Blockchain and Other Decentralized Technologies

by Alex Khalil

Odds are you’ve heard the terms “Bitcoin” and “cryptocurrency” thrown around pretty liberally over the course of the last year at the water cooler or from a passerby. These are two fairly recent buzzwords to emerge in non-tech circles. If you’ve had discussions about these topics, I would venture to guess that the word “blockchain” almost certainly has come up as well. The blockchain among other technologies is much more than a tool for distributing digital currency, it is a system for safe decentralized transactions of any kind. Hearing coworkers and like-minded friends talk constantly on the topic, I figured I should do some research of my own.


Blockchain is often described as a distributed ledger which lives on the machines of all those who participate in it. This distribution increases transparency in a sense and ensures the safety, both from manipulation and removal of these transactions. Blockchain works in a very linear way, where each “block” or transfer of data is built upon the last creating a chain. To ensure that these transactions are valid, multiple other participants verify or refute other transactions, when a block receives an approval percentage over 51 percent it is one step closer to being added to the chain. There is an additional layer of protection, to prevent malicious persons from altering this data. A special group of individuals, often called miners, that perform operations on each block to confirm it’s authenticity. Once this is completed the block is finally added to the chain. This verification renders tampering within the blockchain relatively impossible with today’s computers.


While transfers of currency are widely thought to be the most practical use for this technology, innovators and forward thinkers are constantly determining new ways for this tool to be put to use. With voting authenticity and firearm access being the hot button topics they are in today’s climate, these are two of the most constructive applications of this tool. Blockchain could be used to flawlessly verify the chain of trade a firearm flows along. It could also be used to ensure that one’s vote remains it’s integrity thanks to the immutability of the blockchain.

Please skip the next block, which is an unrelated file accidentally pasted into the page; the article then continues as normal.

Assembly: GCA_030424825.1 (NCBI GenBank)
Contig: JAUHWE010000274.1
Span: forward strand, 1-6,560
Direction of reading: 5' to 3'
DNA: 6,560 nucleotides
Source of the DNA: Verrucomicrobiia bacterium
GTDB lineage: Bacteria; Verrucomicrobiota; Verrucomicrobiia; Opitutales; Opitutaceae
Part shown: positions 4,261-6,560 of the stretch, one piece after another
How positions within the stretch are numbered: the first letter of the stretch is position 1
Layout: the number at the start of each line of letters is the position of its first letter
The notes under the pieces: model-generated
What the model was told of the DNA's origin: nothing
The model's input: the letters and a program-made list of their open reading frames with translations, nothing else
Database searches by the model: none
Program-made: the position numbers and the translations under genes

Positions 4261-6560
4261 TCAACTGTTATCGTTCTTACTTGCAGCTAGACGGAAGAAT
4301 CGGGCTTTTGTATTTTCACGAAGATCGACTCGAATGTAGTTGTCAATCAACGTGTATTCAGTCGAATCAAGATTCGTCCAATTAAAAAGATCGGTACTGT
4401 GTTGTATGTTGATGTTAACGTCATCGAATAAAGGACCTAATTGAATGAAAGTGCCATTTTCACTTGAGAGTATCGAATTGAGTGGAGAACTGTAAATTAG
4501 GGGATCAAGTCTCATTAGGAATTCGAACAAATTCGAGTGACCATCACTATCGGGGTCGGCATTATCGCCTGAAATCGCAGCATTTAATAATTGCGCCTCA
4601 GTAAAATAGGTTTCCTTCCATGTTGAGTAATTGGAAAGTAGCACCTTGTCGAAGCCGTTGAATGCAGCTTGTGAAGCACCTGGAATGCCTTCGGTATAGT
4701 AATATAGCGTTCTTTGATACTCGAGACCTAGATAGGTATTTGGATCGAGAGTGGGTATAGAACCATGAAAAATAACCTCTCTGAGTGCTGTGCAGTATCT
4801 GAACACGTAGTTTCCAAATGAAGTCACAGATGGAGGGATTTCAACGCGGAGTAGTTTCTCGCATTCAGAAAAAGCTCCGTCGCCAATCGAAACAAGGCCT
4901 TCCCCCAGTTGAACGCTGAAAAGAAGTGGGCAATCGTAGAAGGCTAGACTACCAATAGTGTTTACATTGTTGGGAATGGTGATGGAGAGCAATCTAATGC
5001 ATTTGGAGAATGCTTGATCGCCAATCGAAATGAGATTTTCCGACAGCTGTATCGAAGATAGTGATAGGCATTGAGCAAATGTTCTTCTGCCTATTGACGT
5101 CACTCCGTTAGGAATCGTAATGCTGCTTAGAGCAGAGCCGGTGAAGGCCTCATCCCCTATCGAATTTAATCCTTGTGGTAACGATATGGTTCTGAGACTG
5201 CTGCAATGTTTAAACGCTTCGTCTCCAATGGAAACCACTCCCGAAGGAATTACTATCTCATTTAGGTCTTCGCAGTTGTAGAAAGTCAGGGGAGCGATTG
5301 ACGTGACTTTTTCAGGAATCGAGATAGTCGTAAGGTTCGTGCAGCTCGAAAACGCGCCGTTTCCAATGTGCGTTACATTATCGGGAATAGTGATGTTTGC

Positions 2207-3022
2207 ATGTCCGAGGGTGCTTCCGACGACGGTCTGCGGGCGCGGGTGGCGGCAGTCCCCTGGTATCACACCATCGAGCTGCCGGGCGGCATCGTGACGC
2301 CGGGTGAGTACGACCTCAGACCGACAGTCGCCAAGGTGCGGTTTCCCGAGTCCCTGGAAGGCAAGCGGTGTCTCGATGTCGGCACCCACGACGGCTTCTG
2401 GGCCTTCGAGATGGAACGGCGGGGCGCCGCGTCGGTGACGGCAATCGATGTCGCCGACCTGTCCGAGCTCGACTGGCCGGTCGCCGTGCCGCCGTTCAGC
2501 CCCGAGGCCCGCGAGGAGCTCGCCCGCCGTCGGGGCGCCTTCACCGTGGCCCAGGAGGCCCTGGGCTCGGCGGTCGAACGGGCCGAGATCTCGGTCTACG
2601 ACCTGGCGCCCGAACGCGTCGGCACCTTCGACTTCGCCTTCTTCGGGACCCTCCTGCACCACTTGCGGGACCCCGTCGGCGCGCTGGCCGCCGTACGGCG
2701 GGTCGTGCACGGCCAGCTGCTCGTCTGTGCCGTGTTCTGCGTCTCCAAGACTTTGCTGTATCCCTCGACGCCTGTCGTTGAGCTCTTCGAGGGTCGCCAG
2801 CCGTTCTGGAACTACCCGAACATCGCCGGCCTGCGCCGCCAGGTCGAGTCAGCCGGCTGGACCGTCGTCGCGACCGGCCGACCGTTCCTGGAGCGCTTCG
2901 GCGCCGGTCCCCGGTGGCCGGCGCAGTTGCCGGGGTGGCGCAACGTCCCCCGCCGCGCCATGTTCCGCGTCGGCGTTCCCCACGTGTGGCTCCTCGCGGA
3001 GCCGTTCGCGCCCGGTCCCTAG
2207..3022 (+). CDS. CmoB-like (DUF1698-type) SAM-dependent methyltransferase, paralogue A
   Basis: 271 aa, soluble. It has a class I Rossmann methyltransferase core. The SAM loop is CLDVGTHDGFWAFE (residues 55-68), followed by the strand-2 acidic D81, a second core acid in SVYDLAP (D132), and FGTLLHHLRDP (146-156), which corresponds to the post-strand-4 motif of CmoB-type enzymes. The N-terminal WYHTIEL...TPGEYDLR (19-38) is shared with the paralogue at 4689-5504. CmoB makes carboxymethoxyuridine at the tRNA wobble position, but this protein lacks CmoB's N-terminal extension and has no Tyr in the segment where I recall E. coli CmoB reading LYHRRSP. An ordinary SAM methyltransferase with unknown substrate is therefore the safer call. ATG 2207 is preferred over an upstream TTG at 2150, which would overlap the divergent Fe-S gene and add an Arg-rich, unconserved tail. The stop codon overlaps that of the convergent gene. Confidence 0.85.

One of the chief concerns with blockchain is the disconnect it faces between the physical and digital world. Once things are up and running on the digital end, data is essentially free flowing and safe from abuse. However, there is a always room for human error in getting it there. This highlights that blockchain is not a catch all solutions for data 100 percent data accuracy, as this reality may be impossible. Another worry surrounding the blockchain is speed, this can be better displayed with a graphic relating cryptocurrency transfer time over the blockchain versus that of Visa and PayPal.

Perhaps the most frightening aspect of the blockchain goes back to it’s verification process. If any 52 percent of participants confirm an inaccurate transfer, it is deemed to be valid. This becomes an issue if a number above this threshold is working in unison. This issue could effectively compromise all of the data in the blockchain, making the technology rely on the fact that it is decentralized as a safety mechanism. However there are several fail-safes in place to make sure the chain is not broken.


With all of its potential, it is easy to see why blockchain is such a hot topic. With its inherent flaws it is easy to see why it has competition which seeks to build on and improve it. Two front runners in this arena are Tangle and Hashgraph.

The Tangle is similar to the blockchain in that it uses a confirmation system powered by other participants but rather than relying on “mining” as a second line of defense, the tangle relies on the number of confirmations a block has. This exponentially speeds up the process of transferring data, unfortunately this also creates a similar vulnerability to that of blockchain but at only 33 percent control.


Hashgraph is different from both of the other technologies in that information is passed from node to node in no particular order, and the most often occurring information is deemed to be valid, while anomalies are ruled out. Hashgraph also shares information about how accurate each participant is to increase the likelihood of authentic data being shared. This technology claims to be incredibly fast and secure but has yet to be used publicly for open inspection so there is a degree of speculation surrounding it.


These new applications have the power to reshape the way we do things, the rate at which they are adopted could increase dramatically in the coming years or it could come to a complete stop. Either way, it is best to be aware of these technologies so that you can be prepared for the changes they bring.


Alex Khalil


Software Engineer Intern